Date of Award




Document Type


Degree Name

Doctor of Philosophy (PhD)


Department of Public Administration and Policy

Content Description

1 online resource (xiv, 227 pages) : PDF file, illustrations

Dissertation/Thesis Chair

Theresa A. Pardo

Committee Members

Sharon S. Dawes, J. Ramon Gil-Garcia


311 service, city government, city management, non-emergency service, service integration, shared service, Metropolitan government, Municipal services, Telephone, Government communication systems

Subject Categories

Public Administration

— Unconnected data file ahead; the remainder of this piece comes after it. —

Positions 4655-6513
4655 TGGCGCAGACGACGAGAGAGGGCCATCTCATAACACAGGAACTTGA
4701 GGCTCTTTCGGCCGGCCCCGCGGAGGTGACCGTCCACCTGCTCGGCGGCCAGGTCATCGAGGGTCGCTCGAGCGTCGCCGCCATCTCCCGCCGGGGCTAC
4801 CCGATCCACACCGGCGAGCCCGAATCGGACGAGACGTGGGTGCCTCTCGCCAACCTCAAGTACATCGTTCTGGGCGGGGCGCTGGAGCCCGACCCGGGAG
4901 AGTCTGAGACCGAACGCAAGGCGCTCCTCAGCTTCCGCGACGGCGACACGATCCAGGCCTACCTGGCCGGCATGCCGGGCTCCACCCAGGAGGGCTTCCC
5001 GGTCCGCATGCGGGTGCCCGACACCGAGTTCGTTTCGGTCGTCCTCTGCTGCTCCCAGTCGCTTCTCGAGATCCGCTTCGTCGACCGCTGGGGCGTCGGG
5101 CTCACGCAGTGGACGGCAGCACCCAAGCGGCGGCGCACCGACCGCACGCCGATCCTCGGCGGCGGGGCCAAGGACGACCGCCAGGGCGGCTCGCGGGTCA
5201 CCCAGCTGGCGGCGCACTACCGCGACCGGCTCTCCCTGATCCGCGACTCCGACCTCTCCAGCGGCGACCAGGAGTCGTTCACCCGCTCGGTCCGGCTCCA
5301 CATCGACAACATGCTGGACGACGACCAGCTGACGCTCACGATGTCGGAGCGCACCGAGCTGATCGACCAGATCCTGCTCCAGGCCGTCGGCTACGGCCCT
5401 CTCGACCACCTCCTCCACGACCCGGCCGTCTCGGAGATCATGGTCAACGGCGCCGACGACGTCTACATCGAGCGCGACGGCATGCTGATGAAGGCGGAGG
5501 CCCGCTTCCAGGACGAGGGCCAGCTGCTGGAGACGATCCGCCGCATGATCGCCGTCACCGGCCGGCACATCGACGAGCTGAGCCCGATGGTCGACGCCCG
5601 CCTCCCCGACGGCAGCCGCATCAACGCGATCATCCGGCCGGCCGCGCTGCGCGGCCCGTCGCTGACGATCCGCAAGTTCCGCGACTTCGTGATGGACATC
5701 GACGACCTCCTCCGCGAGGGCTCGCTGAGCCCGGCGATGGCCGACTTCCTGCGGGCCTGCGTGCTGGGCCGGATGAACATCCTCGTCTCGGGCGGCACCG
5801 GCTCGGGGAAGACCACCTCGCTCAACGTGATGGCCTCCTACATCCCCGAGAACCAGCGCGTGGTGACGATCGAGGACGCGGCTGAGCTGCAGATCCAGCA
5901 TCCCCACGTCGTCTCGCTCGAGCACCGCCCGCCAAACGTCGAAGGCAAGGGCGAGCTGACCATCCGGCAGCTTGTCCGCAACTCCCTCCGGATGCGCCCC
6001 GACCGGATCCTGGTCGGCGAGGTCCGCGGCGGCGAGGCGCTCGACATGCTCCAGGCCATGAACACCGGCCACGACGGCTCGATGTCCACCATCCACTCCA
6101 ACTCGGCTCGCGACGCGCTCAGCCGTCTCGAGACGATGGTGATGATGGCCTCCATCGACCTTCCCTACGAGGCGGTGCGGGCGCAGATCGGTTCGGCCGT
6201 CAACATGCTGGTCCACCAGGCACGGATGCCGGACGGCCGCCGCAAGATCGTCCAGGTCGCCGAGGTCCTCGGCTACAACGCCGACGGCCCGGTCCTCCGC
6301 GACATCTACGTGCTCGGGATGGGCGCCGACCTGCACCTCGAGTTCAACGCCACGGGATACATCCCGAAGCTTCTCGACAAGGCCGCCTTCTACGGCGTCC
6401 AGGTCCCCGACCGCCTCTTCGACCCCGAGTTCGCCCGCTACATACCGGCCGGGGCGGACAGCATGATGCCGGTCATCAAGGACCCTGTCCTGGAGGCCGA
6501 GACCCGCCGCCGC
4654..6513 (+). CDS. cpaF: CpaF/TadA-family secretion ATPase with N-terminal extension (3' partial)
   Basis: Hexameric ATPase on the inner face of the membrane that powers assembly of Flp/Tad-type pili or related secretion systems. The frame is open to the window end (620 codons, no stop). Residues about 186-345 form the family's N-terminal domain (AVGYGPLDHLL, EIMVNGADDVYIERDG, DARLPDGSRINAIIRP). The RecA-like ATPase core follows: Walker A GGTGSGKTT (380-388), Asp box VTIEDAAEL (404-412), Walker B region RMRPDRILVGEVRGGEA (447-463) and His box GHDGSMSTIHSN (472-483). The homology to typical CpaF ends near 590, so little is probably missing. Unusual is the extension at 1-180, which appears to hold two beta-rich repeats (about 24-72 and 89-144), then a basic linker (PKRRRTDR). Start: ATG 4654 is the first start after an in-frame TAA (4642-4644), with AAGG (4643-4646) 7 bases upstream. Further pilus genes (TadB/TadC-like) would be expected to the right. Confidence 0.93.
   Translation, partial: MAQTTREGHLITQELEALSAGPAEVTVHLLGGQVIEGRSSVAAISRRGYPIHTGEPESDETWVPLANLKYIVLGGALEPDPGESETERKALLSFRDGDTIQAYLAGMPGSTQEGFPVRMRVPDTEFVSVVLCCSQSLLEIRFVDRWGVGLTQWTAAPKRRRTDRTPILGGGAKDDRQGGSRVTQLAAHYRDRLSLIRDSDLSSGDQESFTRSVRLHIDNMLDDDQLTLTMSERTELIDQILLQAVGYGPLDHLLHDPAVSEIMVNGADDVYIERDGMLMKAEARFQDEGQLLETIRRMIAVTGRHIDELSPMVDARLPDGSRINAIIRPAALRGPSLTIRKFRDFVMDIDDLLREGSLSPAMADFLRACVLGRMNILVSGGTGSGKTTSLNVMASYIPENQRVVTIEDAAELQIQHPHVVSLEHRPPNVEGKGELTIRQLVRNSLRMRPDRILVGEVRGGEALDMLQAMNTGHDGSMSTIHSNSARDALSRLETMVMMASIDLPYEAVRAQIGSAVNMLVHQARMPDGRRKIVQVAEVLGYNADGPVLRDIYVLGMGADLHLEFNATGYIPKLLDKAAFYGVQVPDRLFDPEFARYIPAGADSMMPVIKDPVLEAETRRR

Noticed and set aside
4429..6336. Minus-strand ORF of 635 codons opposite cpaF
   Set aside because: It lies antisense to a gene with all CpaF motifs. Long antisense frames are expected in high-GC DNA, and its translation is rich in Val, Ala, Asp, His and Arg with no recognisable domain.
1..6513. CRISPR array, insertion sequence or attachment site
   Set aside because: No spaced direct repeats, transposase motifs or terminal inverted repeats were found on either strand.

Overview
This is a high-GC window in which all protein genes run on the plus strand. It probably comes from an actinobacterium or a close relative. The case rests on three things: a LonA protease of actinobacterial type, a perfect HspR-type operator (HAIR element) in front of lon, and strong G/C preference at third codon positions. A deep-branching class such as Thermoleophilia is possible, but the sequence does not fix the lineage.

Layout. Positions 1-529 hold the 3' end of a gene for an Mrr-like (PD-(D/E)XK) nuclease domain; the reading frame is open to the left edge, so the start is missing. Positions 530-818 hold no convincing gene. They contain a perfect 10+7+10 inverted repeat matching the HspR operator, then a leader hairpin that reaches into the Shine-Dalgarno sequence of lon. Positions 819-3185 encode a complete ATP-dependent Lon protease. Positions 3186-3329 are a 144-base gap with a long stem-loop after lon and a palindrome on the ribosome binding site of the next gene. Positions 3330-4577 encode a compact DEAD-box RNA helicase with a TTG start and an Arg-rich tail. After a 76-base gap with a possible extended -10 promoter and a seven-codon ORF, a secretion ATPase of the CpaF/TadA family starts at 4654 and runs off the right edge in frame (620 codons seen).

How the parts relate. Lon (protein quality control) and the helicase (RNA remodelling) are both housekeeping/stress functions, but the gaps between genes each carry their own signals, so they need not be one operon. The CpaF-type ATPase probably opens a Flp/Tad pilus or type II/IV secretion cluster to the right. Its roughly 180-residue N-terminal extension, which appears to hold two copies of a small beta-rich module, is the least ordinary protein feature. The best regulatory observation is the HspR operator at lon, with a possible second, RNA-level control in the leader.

An increasing number of city governments are looking to the consolidation of municipal services to make their cities more efficient, effective, transparent, and accountable. A 311 system, as a consolidated channel for non-emergency contact services, is one strategy being employed. Despite growing attention to 311 systems as a preferred approach to city-level service integration, there is a paucity of research on integration of the related city services. Considering the gap in theoretical and practical knowledge of city-level service integration, this study addresses two questions: 1) How do city governments integrate critical city services? and 2) What influences city-level service integration and what is the nature of that influence? The study examines 311 centers in New York and Philadelphia as cases of city-level service integration.